Combinations of positive modulators of benzodiazepine and neuroactive steroid sites on GABAA receptors have been shown to act in an additive or supra-additive manner depending on the endpoint under study, but they have not been assessed on experimentally induced conflict or drug self-administration. The present study examined the interactive effects of the benzodiazepine triazolam and the neuroactive steroid pregnanolone in a rhesus monkey conflict procedure (a model of anxiolysis) and on a progressive-ratio schedule of drug self-administration (a model of abuse potential). Both triazolam and pregnanolone decreased rates of nonsuppressed responding, whereas only triazolam consistently increased rates of suppressed responding (i.e., had an anticonflict effect). Fixed-ratio mixtures of triazolam and pregnanolone also decreased rates of nonsuppressed responding and did so in an additive manner. In contrast, mixtures of triazolam and pregnanolone produced either additive or supra-additive rate-increasing effects on suppressed responding, depending on the proportion of drugs in the mixture. Both triazolam and pregnanolone were self-administered significantly, and triazolam and pregnanolone mixtures had either proportion-dependent additive or infra-additive reinforcing effects. These results suggest that combinations of triazolam and pregnanolone may have enhanced anxiolytic effects with reduced behavioral disruption and abuse potential compared with either drug alone.
The GABAA receptor complex is a pentameric assembly of proteins structured around a chloride ion pore. Depending on protein configuration, GABAA receptors may include benzodiazepine and/or neuroactive steroid binding sites (for review see Rudolph et al., 2001; Lambert et al., 2009). Pharmacological modulators of GABAA receptors exert their effects by binding to these sites, enhancing the ability of GABA to increase chloride conductance. Positive allosteric modulation of either the benzodiazepine or steroid binding sites results in various neurochemical and behavioral effects, many of which have therapeutic implications.
Benzodiazepines and other positive allosteric modulators with action at the benzodiazepine site of the GABAA receptor are among the most commonly used pharmacotherapies for the treatment of anxiety- and sleep-related disorders, because of their therapeutic effectiveness and favorable side-effect profile. Their clinical utility is compromised, however, by the occurrence of other characteristic effects including daytime drowsiness, impairment of motor coordination, cognitive impairment, and reinforcing effects that are thought to contribute to their potential for abuse. These clinical observations are in concordance with animal models used to predict the therapeutic and side effects of benzodiazepines. As examples, these compounds produce anxiolytic-like effects in rodents and primates and their presentation maintains behavior in animal models of drug self-administration (for review see Licata and Rowlett, 2008).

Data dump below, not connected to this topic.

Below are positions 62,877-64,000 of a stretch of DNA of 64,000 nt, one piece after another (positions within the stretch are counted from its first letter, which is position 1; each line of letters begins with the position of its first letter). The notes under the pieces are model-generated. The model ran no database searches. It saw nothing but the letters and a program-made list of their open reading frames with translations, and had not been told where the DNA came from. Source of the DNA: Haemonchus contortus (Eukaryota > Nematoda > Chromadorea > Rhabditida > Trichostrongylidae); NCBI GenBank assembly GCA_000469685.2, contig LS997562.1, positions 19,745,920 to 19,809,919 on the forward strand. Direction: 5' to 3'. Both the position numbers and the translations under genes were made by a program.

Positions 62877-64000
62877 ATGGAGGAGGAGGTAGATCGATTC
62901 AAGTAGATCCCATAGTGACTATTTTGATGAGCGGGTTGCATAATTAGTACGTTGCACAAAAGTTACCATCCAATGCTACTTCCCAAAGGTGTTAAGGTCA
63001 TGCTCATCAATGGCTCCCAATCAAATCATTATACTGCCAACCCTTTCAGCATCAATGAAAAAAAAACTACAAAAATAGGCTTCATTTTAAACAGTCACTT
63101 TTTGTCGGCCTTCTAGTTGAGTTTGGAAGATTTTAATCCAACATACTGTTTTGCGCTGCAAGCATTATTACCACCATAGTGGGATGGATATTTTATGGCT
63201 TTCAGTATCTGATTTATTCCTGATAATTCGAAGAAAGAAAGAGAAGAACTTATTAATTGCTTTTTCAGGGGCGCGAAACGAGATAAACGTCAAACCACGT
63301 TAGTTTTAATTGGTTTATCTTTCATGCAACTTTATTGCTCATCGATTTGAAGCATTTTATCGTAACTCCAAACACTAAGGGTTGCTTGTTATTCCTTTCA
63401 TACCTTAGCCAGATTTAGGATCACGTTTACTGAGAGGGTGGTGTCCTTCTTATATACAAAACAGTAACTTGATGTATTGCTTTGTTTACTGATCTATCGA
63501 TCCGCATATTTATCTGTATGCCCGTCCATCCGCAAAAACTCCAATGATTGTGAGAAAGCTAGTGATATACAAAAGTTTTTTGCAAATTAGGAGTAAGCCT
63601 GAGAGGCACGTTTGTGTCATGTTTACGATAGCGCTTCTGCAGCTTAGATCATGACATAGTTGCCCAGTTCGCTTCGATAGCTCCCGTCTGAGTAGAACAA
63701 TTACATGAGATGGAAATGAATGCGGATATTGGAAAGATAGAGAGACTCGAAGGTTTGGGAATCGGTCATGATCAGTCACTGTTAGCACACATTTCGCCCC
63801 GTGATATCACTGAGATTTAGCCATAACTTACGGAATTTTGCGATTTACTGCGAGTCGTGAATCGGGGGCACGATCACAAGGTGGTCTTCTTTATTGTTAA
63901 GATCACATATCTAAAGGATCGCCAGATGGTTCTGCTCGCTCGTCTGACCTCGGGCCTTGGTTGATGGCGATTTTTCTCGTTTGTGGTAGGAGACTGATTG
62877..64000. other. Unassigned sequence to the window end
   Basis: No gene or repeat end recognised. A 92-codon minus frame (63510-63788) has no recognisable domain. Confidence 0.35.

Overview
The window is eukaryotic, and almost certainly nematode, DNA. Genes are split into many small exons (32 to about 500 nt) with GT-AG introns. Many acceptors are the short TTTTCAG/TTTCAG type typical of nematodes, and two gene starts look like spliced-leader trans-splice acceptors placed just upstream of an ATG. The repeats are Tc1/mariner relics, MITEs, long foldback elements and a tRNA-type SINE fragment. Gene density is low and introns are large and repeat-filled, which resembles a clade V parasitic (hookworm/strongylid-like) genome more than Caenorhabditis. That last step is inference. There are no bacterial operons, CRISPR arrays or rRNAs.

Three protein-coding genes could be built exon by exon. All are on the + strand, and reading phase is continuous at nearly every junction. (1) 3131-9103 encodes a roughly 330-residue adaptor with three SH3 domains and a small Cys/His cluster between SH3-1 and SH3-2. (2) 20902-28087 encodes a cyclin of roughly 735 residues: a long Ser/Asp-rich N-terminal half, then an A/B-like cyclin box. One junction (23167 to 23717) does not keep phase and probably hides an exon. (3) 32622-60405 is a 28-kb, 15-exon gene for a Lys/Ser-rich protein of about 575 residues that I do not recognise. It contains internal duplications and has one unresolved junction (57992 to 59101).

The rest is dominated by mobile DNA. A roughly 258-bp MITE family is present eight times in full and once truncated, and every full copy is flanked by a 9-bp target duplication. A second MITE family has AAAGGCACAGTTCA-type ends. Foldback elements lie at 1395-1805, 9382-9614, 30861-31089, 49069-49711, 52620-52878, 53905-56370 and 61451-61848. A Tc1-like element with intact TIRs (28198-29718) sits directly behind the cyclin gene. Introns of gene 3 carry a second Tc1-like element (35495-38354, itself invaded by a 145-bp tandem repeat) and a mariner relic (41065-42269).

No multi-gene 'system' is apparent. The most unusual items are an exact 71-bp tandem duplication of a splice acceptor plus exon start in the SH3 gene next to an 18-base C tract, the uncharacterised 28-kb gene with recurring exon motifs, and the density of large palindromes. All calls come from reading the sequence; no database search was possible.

Preclinical studies also suggest that positive modulators with affinity for the neuroactive steroid site of the GABAA receptor produce behavioral effects similar to those observed after benzodiazepine administration. For example, these compounds can produce anxiolytic-like effects in rodent ethological models (Wieland et al., 1995; Vivian et al., 1997; Rodgers and Johnson, 1998) and conflict models (Wieland et al., 1995; Vanover et al., 1999), although there are limited published reports on this effect in nonhuman primates (Vanover et al., 2000). Furthermore, assays of drug self-administration have been used to demonstrate that neuroactive steroids maintain responding above vehicle levels in both rodents (Sinnott et al., 2002) and nonhuman primates (Rowlett et al., 1999).
Interaction studies also suggest that drugs acting at benzodiazepine and neuroactive steroid sites, when administered concurrently, can produce effects that are either additive or deviate from additivity. It is noteworthy that these effects can depend on the experimental endpoint under study. As examples, isobolographic and/or dose addition analysis have been used to demonstrate that benzodiazepines and neuroactive steroids interact additively when assessed on benzodiazepine drug discrimination (McMahon and France, 2005), but in a supra-additive manner when assessed on measures of anesthetic action (Norberg et al., 1999). Clearly, in addition to improving our understanding of GABAA receptor pharmacology, the assessment of benzodiazepine-neuroactive steroid interactions across behavioral endpoints related to anxiety and drug abuse may have important clinical implications.